Back from BETT 2014

The end of January always means one thing for me as Digital Publisher at Richmond: BETT! As three weeks have passed since New Year’s Eve, I will probably have had a glass of wine, a cream cake and a sneaky cigarette but I do stick to my resolution of getting to this amazing conference and finding out about what’s new in educational technology.

I have been going to BETT for about five years now and the thing that never fails to impress me is its sheer size, it really is massive. Last year BETT relocated from the enormous halls of Olympia to the equally gigantic space of EdExcel, in London’s docklands, an area that has enjoyed a rejuvenation thanks to the 2012 London Olympics (didn’t Team GB do well!!).

Over the years that I have been attending, BETT has become increasingly dominated by the corporate giants, such as HP, Microsoft, Intel, which reflects their increasing influence in the EdTech world. They have enormous stands manned by shiny people in coloured t-shirts and incredible products to show. However much of what they have on offer tends to be their traditional product range but given an educational twist to fit the market. So I saw Office365 “for Education” and Google “for Education” but I could not see anything in either of these that seemed genuinely designed for education beyond the branding.

It is the smaller stands that I find fascinating – a mother and daughter who have set up a whole pre-primary learning platform from scratch or someone who has built a programmable robot to teach kids to programme. It is great to meet people who have a real passion for education and their role within it.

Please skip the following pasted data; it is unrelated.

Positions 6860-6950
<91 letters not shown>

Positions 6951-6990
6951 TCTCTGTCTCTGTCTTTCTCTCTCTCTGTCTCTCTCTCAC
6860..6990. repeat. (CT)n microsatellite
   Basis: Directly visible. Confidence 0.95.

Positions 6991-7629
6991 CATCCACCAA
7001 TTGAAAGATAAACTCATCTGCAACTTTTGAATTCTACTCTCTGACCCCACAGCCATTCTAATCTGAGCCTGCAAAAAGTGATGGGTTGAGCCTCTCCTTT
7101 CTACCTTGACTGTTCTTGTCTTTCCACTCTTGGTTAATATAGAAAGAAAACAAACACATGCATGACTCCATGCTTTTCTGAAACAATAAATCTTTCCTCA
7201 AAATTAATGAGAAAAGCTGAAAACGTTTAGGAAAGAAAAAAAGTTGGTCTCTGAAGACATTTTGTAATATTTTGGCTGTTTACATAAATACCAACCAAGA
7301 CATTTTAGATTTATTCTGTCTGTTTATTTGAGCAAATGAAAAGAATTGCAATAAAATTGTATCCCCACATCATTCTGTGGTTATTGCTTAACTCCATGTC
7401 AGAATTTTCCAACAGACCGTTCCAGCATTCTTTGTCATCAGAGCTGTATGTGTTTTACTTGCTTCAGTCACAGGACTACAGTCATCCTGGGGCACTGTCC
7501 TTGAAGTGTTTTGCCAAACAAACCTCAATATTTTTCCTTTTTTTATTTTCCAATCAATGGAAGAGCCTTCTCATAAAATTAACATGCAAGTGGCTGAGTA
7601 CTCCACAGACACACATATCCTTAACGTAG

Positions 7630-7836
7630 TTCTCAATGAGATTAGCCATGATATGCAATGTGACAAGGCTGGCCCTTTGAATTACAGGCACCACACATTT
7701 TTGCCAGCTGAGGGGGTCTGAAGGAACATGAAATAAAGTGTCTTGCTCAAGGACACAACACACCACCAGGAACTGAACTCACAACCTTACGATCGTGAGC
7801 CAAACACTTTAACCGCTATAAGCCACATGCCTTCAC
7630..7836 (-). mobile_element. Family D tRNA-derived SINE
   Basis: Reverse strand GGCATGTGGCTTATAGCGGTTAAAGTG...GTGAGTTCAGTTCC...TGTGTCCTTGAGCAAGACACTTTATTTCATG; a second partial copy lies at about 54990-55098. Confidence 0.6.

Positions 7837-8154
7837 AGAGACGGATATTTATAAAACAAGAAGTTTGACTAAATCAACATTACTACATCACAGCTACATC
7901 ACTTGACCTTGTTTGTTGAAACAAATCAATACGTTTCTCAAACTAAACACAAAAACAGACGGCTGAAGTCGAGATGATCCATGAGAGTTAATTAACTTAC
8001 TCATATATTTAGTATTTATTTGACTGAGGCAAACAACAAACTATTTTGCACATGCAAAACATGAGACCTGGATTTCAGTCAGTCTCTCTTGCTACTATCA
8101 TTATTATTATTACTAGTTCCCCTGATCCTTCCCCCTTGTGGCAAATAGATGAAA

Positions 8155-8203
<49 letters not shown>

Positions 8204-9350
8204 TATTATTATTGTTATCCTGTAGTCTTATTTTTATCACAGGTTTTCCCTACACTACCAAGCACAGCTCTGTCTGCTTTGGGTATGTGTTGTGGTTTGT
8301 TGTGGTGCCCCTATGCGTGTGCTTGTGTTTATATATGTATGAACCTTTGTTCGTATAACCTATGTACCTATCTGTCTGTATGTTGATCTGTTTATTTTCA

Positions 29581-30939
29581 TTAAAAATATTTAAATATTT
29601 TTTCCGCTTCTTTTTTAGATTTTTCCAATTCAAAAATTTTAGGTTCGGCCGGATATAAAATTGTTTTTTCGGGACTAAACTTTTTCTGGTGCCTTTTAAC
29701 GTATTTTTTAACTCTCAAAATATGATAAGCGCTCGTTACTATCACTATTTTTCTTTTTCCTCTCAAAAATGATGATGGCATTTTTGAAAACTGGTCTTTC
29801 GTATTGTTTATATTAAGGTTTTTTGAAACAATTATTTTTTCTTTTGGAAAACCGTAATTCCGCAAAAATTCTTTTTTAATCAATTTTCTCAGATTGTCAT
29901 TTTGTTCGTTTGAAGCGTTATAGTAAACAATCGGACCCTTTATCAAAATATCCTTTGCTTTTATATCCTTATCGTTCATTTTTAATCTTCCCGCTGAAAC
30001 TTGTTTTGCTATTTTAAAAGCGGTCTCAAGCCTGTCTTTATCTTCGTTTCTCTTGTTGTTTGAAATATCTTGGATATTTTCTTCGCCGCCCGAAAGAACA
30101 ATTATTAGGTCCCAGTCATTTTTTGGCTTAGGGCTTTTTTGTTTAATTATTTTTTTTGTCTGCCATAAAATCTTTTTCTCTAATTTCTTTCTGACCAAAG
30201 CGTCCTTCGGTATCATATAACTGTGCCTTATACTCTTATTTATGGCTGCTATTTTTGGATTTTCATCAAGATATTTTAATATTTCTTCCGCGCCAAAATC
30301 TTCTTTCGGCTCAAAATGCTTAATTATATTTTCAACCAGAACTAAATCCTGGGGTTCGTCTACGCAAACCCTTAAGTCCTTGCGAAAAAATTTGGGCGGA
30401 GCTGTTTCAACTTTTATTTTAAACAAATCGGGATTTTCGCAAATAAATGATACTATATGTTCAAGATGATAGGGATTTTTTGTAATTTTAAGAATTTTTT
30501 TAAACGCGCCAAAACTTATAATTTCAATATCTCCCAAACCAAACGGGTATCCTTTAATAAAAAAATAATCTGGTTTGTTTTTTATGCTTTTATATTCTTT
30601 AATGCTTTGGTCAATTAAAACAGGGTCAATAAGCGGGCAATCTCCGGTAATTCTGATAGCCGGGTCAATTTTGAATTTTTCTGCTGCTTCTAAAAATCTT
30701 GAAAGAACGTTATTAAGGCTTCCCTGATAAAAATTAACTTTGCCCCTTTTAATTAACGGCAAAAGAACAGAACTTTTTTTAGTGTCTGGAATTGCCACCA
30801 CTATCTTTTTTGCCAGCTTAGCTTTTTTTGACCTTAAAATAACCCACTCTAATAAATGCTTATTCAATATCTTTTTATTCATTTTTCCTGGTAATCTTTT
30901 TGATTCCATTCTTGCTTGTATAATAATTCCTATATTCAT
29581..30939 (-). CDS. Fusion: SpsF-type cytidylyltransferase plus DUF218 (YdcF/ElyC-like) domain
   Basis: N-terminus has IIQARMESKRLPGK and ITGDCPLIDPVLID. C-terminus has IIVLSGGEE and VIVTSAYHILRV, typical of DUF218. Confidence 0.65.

There are always interesting things related to language learning. Over the past couple of years, we have seen the return of the language lab; run over personal devices rather than with the heavy equipment these once needed.  Now that everyone has a device with “record and play” in their pockets that can be connected to a teacher’s device this kind of work becomes so much more practical.

I was very much looking forward to seeing how much of an impact gaming is having. I have noticed it becoming very prevalent in other subject areas, particularly maths, but I haven’t yet seen too many great language games that are genuinely fun. My feeling is that there are social games already out there that rely on participants communicating which could be adapted for language learning and practice. To be completely honest I still did not find the Holy Grail: something that is genuinely fun while at the same time really helping students to learn and practise English.

This year, the School Leaders Summit 2014 looked interesting. Miguel Brechner Frey, who is the CEO of Centro Ceibal, spoke about the Plan Ceibal in Uruguay. This initiative, along the lines of the One Laptop Per Child campaign, aims to make technology available to all levels of society. Claudia Costin, the Municipal Secretary of Education in Sāo Paulo, was down to speak about Educopedia, but she seemed to have been removed from the list of speakers. Unfortunately you had to be a school leader to attend and the doors were heavily guarded, so my attempts to creep in failed.

BETT has gone international and the organisers are following up last year’s Latin American Event with BETT Brasil 21-24 May, so if you like the sound of the London event, you should try to get along.

BETT Brasil:


Previous Post
First Classes: Start Full Color, Full Contact
Next Post
Is what we do relevant to our students’ lives?
Luke Baxter

Luke Baxter is the Digital Publisher at Richmond in Oxford. He taught English in Argentina and then Madrid, where he founded a Business English academy. He joined OUP as an Editor before going to Richmond in 2010. Luke has an MA in Latin American Literature from Warwick University.

15 49.0138 8.38624 1 0 4000 1 300 0